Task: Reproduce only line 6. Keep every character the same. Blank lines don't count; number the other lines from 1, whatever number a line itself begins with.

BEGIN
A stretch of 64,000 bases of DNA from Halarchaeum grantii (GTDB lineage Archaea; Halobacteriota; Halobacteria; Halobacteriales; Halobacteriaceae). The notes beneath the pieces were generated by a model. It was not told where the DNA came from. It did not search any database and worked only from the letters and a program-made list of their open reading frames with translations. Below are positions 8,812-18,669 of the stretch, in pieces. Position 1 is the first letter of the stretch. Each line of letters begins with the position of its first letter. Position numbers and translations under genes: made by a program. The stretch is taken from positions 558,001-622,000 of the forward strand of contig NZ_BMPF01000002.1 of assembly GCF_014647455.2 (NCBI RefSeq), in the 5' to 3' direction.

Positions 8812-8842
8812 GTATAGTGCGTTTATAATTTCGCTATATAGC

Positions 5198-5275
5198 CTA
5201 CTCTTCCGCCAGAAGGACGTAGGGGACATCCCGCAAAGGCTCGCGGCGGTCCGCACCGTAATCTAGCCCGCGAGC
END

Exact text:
5201 CTCTTCCGCCAGAAGGACGTAGGGGACATCCCGCAAAGGCTCGCGGCGGTCCGCACCGTAATCTAGCCCGCGAGC